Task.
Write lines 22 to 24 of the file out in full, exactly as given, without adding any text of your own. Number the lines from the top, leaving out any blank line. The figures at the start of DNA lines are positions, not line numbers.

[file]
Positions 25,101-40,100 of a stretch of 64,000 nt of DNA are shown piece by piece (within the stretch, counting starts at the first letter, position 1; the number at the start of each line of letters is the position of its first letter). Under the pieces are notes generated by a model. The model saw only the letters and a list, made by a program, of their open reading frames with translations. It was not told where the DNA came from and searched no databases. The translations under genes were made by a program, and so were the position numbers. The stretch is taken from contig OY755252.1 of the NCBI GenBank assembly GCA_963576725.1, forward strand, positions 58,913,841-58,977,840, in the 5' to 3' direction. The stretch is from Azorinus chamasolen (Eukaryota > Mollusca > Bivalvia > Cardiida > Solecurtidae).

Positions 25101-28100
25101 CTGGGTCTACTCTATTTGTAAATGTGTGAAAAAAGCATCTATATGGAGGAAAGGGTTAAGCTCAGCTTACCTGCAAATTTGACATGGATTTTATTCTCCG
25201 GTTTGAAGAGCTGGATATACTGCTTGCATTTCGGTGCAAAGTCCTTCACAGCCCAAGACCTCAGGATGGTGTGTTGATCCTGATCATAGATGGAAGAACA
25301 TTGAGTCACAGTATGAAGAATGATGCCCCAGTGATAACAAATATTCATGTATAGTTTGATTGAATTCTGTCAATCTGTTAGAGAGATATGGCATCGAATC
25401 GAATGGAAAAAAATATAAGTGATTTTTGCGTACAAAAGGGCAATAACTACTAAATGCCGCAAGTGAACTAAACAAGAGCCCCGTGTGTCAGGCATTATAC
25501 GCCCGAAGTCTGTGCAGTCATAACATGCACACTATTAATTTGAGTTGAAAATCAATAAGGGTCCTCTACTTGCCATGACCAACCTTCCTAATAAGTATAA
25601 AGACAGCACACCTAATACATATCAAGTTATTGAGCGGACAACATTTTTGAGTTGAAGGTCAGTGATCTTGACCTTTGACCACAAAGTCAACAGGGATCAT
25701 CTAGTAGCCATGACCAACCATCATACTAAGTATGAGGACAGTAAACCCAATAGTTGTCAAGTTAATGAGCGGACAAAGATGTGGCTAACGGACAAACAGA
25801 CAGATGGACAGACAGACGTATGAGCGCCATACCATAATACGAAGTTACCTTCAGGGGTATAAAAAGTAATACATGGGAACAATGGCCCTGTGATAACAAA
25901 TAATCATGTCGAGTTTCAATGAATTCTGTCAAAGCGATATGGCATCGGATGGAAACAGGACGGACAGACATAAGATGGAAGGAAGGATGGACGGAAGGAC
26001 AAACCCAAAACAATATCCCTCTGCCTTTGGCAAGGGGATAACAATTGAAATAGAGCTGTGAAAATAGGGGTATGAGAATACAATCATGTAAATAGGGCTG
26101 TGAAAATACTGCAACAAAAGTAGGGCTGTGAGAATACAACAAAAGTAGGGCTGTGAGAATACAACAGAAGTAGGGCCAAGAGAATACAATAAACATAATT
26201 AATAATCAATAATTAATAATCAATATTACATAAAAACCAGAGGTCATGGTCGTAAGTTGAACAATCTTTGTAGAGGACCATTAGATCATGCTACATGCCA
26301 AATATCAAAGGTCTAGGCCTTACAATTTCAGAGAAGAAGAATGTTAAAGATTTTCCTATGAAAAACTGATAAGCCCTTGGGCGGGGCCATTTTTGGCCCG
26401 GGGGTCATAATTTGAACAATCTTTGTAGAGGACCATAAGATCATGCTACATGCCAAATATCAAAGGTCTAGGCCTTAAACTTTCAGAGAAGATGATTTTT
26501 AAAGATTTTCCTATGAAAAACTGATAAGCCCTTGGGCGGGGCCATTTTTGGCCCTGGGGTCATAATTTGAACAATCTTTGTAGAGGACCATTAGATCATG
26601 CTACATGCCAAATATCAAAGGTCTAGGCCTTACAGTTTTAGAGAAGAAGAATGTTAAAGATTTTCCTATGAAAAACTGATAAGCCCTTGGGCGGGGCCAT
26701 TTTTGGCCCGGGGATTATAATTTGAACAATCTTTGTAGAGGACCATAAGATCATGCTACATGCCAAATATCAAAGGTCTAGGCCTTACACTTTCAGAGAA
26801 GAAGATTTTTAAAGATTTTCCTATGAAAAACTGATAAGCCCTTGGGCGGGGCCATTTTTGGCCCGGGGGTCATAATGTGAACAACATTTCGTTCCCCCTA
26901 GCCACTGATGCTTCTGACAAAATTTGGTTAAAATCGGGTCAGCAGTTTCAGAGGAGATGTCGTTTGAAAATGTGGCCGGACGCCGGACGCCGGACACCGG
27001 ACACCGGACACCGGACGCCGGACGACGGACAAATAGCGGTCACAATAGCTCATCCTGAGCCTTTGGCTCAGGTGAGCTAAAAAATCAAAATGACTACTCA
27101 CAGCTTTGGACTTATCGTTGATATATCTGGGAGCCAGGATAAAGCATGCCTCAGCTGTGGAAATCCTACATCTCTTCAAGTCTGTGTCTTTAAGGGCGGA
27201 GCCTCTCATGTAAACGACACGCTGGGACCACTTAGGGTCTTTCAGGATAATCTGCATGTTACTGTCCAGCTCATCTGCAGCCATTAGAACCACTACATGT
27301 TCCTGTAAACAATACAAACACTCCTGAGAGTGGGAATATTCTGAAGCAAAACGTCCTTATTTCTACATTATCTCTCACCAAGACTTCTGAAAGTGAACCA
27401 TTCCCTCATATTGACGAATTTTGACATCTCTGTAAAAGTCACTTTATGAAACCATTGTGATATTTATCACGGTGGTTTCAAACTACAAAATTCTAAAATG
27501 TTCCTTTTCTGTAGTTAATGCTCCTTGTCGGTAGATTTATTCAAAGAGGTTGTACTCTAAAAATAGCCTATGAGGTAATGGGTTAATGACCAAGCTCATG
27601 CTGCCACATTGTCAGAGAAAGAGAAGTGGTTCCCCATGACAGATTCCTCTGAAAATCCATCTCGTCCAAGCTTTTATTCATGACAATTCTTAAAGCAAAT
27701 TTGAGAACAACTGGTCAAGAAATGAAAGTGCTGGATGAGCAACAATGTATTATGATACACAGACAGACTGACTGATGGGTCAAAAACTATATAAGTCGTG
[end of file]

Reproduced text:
27001 ACACCGGACACCGGACGCCGGACGACGGACAAATAGCGGTCACAATAGCTCATCCTGAGCCTTTGGCTCAGGTGAGCTAAAAAATCAAAATGACTACTCA
27101 CAGCTTTGGACTTATCGTTGATATATCTGGGAGCCAGGATAAAGCATGCCTCAGCTGTGGAAATCCTACATCTCTTCAAGTCTGTGTCTTTAAGGGCGGA
27201 GCCTCTCATGTAAACGACACGCTGGGACCACTTAGGGTCTTTCAGGATAATCTGCATGTTACTGTCCAGCTCATCTGCAGCCATTAGAACCACTACATGT